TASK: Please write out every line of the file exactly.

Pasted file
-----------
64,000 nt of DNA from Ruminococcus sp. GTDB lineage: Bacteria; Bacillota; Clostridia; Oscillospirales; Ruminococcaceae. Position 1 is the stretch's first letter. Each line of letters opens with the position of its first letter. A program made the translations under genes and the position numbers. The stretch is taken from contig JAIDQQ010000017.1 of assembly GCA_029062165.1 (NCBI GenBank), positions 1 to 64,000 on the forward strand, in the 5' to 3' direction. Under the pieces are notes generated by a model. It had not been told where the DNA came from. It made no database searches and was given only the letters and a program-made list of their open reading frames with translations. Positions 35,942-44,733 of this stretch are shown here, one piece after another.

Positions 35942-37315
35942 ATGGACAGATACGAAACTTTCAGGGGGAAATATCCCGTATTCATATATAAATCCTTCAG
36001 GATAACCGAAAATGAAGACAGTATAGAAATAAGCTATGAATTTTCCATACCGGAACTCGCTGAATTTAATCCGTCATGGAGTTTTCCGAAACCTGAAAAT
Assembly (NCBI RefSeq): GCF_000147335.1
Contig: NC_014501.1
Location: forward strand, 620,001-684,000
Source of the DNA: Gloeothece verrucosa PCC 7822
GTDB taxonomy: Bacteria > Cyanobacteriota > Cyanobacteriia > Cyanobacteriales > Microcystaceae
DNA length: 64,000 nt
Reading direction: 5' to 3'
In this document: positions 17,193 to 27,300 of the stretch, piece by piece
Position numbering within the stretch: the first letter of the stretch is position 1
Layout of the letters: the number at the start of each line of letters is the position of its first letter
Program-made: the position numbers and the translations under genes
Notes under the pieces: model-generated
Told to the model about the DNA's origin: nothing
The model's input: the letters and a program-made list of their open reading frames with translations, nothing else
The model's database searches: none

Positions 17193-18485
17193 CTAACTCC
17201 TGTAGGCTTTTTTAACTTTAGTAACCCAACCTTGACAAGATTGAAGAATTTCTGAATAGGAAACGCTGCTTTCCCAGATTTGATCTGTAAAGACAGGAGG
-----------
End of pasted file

64,000 nt of DNA from Ruminococcus sp. GTDB lineage: Bacteria; Bacillota; Clostridia; Oscillospirales; Ruminococcaceae. Position 1 is the stretch's first letter. Each line of letters opens with the position of its first letter. A program made the translations under genes and the position numbers. The stretch is taken from contig JAIDQQ010000017.1 of assembly GCA_029062165.1 (NCBI GenBank), positions 1 to 64,000 on the forward strand, in the 5' to 3' direction. Under the pieces are notes generated by a model. It had not been told where the DNA came from. It made no database searches and was given only the letters and a program-made list of their open reading frames with translations. Positions 35,942-44,733 of this stretch are shown here, one piece after another.

Positions 35942-37315
35942 ATGGACAGATACGAAACTTTCAGGGGGAAATATCCCGTATTCATATATAAATCCTTCAG
36001 GATAACCGAAAATGAAGACAGTATAGAAATAAGCTATGAATTTTCCATACCGGAACTCGCTGAATTTAATCCGTCATGGAGTTTTCCGAAACCTGAAAAT
Assembly (NCBI RefSeq): GCF_000147335.1
Contig: NC_014501.1
Location: forward strand, 620,001-684,000
Source of the DNA: Gloeothece verrucosa PCC 7822
GTDB taxonomy: Bacteria > Cyanobacteriota > Cyanobacteriia > Cyanobacteriales > Microcystaceae
DNA length: 64,000 nt
Reading direction: 5' to 3'
In this document: positions 17,193 to 27,300 of the stretch, piece by piece
Position numbering within the stretch: the first letter of the stretch is position 1
Layout of the letters: the number at the start of each line of letters is the position of its first letter
Program-made: the position numbers and the translations under genes
Notes under the pieces: model-generated
Told to the model about the DNA's origin: nothing
The model's input: the letters and a program-made list of their open reading frames with translations, nothing else
The model's database searches: none

Positions 17193-18485
17193 CTAACTCC
17201 TGTAGGCTTTTTTAACTTTAGTAACCCAACCTTGACAAGATTGAAGAATTTCTGAATAGGAAACGCTGCTTTCCCAGATTTGATCTGTAAAGACAGGAGG